PESA, TESA and MESA are infertility treatments which involve surgical retrieval of sperm from the male partner. This line of treatment is useful for couples with severe male factor infertility and involves collection of sperm from the testicles using a needle or a small incision. Surgical sperm retrieval is beneficial in the following conditions:
- Obstructive azoospermia: When sperm are being produced but there are problems with semen release due to an obstruction in the reproductive tract. This can be due to a blockage in the vas deferens (tubes that transport semen from the testes to the ejaculatory duct), a genetic defect where the vas deferens are absent, or injury to the vas deferens from a previous surgery.
- Non-obstructive azoospermia: When there is nil sperm or very low number of sperm due to problems with sperm production.
- For men with retrograde ejaculation: Where, instead of being released out from the urethra, the semen travels backwards into the bladder.
- For men who have had a vasectomy
- For men who have had a failed vasectomy reversal
The first step in treating male factor infertility is to conduct a detailed semen analysis. If the results of the semen analysis indicate no sperm in the semen, your doctor may recommend surgical retrieval of sperm from the testicles. Sperm retrieval is generally performed in combination with IVF/ICSI which allows your fertility doctor to select healthy sperm and use them to fertilize individual eggs obtained from the female partner.
To simply further, surgical sperm collection is done when the male partner has problems with natural release of sperm; this could be due to a blockage, a genetic cause or poor sperm production. The sperm thus obtained are separated from the fluid collected from the testes, specially prepared, and then used for fertilization. Except in cases where the extracted sperm need to be frozen, for most couples sperm retrieval and egg retrieval are performed on the same day.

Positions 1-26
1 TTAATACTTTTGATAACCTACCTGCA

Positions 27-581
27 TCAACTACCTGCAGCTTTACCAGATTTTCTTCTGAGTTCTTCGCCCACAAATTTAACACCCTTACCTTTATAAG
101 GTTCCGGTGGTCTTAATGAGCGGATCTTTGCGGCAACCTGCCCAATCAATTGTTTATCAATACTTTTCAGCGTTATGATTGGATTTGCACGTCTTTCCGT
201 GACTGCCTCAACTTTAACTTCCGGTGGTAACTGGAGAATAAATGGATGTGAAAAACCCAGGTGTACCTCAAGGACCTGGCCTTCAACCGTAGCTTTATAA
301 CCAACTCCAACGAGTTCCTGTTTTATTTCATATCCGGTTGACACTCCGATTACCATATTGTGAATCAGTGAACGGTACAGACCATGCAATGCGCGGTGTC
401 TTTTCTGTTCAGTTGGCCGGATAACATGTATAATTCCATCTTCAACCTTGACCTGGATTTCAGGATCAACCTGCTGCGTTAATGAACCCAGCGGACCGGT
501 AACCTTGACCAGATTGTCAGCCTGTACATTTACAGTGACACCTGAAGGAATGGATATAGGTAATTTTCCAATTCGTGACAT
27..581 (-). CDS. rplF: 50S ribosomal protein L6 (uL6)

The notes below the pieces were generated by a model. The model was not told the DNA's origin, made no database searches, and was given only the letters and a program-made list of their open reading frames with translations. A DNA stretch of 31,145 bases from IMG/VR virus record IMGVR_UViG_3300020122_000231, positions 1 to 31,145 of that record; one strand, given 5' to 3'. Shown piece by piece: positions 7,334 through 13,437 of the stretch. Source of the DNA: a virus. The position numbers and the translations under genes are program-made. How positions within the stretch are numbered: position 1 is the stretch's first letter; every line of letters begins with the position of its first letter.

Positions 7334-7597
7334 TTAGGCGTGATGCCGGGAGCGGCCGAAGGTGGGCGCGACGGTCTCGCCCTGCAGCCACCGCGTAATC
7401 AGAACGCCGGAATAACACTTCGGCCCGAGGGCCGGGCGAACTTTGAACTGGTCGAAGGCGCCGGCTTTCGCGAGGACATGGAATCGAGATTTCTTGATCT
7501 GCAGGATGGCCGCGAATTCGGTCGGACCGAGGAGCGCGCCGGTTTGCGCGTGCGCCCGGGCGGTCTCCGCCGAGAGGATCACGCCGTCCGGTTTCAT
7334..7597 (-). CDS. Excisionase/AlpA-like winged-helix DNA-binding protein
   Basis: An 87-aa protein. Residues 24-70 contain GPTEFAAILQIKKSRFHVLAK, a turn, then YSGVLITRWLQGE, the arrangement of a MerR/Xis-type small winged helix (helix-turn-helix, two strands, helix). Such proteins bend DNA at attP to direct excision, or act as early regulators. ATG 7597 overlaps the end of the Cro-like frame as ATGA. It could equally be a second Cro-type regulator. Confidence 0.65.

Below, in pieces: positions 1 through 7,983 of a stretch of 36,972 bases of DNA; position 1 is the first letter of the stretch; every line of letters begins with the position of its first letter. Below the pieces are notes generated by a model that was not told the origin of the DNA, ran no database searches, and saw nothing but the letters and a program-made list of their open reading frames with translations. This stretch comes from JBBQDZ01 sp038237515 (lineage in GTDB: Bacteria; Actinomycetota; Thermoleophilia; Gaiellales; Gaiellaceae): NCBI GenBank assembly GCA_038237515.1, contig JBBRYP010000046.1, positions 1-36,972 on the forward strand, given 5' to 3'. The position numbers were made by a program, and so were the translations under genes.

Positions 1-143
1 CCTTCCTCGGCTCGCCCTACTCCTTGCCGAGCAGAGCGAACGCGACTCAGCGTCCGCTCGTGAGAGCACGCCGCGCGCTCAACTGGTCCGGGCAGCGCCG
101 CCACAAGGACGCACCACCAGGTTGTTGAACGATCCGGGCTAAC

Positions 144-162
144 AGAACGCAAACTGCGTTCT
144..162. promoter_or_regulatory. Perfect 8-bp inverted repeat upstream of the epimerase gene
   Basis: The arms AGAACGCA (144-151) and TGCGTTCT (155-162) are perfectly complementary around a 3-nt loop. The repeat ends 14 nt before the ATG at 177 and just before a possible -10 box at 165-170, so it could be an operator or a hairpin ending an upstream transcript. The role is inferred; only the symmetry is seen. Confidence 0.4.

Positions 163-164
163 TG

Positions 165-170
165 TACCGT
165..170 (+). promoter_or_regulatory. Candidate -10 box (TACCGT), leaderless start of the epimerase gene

The types of surgical sperm retrieval procedures are listed below:
TESA – Testicular Sperm Aspiration
Seminal fluid is collected by passing a fine needle into the testis, and suctioned into a syringe attached to the needle.
PESA – Percutaneous Epididymal Sperm Aspiration
Similar to TESA where seminal fluid is collected by passing a needle into the epididymis, a coiled structure which temporarily stores the sperm produced in the testis.
Both PESA and TESA are performed under local anaesthesia and take about 10 minutes. These are
simple aspiration procedures particularly useful for men who have normal sperm production but have problems with release of sperm (obstructive azoospermia).
MESA: Microsurgical Epididymal Sperm Aspiration
In contrast to PESA and TESA, this is a surgical procedure where an incision is made in the scrotum, exposing the testis and the epididymis. An operating microscope is used to identifya single tube in the epididymis from which sperm can be aspirated.
MESA is done under general anesthesia and is generally performed for men with a non-correctable congenital problem, such as absence of the vas defer ens or obstruction in the epididymis. It helps in the retrieval of large numbers of high quality sperm which can be used for multiple IVF/ICSI cycles, or frozen for future use.
The above procedures are performed for men when sperm are being produced, even if in low numbers, but a blockage prevents their release. Men who have no blockage but have problems with sperm production will likely have no sperm in the semen. In such a case, a more invasive procedure is required to obtain the small number of sperm that may be present in the testicles. These techniques are:
TESE – Testicular Sperm Extraction/Testis Biopsy
The scrotum is opened with one or more incision sand a fair amount of testicular tissue is removed from which sperm would be later retrieved using a microscope.
Micro dissection TESE
A more invasive procedure performed a day prior to the female’s egg retrieval. A surgical microscope is used to accurately locate the tissue to be removed, thus minimizing damage to the testis. It is also considered a safer retrieval method as minimum testicular tissue is removed. Micro dissection TESE can take up to four hours and is performed for men having problems with sperm production.
Which aspiration technique is advised by your doctor would depend on a number of factors including the cause of male infertility, age of the male partner, and the purpose of the procedure. For example, micro dissection TESE is often undertaken to obtain sperm that may be frozen for future use.
There is a possibility that no sperm are found using a particular technique, in which case your doctor may recommend another, more invasive procedure. In cases of obstructive azoospermia (when sperm are being produced but not released), the chances of finding no sperm are rare. In non-obstructive azoospermia (when little or no sperm are being produced), there is a possibility that of failure to obtain sperm, and your fertility doctor would advise you of the same before the procedure is performed.
Have more questions about which sperm retrieval procedure is best suited for you. Consult Dr. Manika Khanna for a Free Second Opinion.